Distressed Media Laments the Executive Branch Getting Weaker

AP Photo/Patrick Semansky

An ever-increasing worry that many Americans (not just on the right) have is that the federal government keeps growing and getting more powerful. The result of this growth is the government’s direct interference in so much of our lives, and it’s pushing voters to turn away from the current ruling party in the upcoming midterm elections.


As of now, there is at least one case before the Supreme Court that could actually curtail the power of the executive branch, and the fine folks over at POLITICO are very worried about it.

The Supreme Court is expected to issue a ruling this month hobbling the Biden administration’s efforts to rein in greenhouse gases — but its impact could weaken Washington’s power to oversee wide swaths of American life well beyond climate change.

The upcoming decision on the Environmental Protection Agency’s climate oversight offers the conservative justices an opportunity to undermine federal regulations on a host of issues, from drug pricing and financial regulations to net neutrality. Critics of the EPA have clamored for the high court to do just that, by declaring it unlawful for federal agencies to make “major” decisions without clear authorization from Congress.


That has implications for other major rules that President Joe Biden’s agencies are writing or defending in court, including wetlands protections, limits on car and truck pollution, insurance coverage for birth control under Obamacare, and even the Trump administration’s attempts to lower drug prices.

“A narrow reading of what the federal agencies can do is going to literally handcuff the federal government from taking action to protect Americans’ health safety and the environment,” said Lawrence Gostin, a public health law professor at Georgetown University.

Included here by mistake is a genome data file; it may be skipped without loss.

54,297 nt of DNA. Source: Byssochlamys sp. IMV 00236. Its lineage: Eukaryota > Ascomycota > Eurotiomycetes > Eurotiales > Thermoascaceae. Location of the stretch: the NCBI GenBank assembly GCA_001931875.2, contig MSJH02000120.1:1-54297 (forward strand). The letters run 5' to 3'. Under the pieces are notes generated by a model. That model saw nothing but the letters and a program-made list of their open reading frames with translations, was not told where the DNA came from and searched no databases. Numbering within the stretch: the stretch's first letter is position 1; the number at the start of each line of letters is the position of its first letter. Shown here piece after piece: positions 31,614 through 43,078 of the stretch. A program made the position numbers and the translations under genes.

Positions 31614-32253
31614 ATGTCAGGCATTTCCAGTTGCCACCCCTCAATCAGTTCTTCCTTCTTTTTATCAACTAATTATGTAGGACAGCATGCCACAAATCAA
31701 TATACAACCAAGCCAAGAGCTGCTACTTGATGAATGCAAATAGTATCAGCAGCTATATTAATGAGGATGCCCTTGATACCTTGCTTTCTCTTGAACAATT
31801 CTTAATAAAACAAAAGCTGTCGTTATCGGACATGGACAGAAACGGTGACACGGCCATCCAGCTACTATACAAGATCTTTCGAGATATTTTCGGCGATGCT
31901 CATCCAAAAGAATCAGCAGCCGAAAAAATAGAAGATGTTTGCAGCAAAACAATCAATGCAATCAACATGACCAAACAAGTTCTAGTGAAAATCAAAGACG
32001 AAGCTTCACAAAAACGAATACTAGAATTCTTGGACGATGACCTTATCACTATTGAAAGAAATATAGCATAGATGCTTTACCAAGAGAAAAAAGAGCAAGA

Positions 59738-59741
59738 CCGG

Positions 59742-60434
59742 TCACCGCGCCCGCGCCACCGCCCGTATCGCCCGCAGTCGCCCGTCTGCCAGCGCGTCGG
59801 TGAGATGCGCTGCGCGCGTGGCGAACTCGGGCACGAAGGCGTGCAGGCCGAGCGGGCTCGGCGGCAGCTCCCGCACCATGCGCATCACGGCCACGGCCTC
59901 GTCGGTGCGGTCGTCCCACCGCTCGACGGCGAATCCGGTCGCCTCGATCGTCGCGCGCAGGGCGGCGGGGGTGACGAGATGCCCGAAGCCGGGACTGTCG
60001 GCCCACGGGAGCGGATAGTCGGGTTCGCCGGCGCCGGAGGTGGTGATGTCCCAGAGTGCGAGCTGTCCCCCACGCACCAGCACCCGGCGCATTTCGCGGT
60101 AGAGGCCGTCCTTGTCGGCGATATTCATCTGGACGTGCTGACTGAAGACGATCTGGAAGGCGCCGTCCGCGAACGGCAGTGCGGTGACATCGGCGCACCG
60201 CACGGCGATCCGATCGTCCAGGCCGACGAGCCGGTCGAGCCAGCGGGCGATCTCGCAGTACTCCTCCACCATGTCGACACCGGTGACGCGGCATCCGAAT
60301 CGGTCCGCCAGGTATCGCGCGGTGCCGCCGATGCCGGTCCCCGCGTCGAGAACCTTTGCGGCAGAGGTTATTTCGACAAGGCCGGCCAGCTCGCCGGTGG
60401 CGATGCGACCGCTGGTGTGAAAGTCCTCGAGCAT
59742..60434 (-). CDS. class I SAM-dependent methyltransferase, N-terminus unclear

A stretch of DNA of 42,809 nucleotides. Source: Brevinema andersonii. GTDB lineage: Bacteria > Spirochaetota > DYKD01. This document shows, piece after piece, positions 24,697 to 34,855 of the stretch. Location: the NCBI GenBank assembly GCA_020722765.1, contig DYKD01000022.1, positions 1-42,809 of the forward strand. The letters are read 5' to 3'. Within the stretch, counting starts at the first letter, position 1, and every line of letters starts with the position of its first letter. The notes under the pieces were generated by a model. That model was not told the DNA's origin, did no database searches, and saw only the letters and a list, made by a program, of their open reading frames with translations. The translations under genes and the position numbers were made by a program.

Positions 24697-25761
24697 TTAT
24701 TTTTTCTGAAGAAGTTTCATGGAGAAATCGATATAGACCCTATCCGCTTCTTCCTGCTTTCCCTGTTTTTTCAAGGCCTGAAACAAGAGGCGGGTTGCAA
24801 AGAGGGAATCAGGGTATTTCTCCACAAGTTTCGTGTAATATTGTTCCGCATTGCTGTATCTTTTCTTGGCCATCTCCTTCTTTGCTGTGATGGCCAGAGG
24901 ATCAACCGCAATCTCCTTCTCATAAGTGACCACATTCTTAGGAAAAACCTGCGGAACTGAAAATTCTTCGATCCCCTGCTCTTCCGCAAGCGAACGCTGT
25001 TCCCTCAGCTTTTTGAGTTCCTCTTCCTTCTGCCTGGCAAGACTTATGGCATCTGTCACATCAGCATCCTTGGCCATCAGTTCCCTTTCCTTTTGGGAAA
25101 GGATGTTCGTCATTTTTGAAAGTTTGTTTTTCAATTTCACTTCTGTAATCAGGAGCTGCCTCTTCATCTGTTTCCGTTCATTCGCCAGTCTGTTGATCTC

The case before the Supreme Court currently, West Virginia v. Environmental Protection Agency, concerns the EPA’s sweeping “clean air” rules to regulate carbon emissions out of existence via strenuous regulations on the U.S. economy. Seemingly every level of the judicial branch has questioned whether a non-legislative body like the EPA is capable of legislative-type actions, and a ruling against the EPA in this case could legitimize those concerns into a Constitutional backlash against the forces of big government.

Trump, the former head of the Executive Branch
AP Photo/Chris Seward

This frightened little story is actually good news, not the bad news they want to portray it as. The federal government (and the executive branch in particular) being less powerful means that the system of checks and balances can begin to heal. Maybe, just maybe, there can finally be some limits to government overreach and abuse.

It has always perplexed me that the government losing power is frightening to the very same people who were terrified of Donald Trump being in control of it. If it’s possible for one man to abuse the government to the point that there is worry he can overturn democracy itself, then maybe that position of power should have less power.

But, of course, we’re referring to the government’s ability to regulate in the name of fighting climate change, which is clearly a good thing to expand the executive’s power for. As long as it’s for a good cause, right?


POLITICO laments the reining in of Washington’s ability to “oversee wide swaths of American life,” something that was never the intention of the United States government at its inception. The federal government was designed in the Constitution to have certain barebones powers, delegate the rest of governance to the states, and maintain the individual rights and liberties of Americans. At no point did the Founders envision an American government that would oversee (and over-regulate) American life. That idea flies in the face of the ideas they put forward.

The legislative branch has spent far too long letting its power to legislate get co-opted by the executive branch. This is the perfect opportunity for Congress to take its power back – responsibly – and start holding the executive branch accountable. Of course, that would require capable leadership in the House and Senate.


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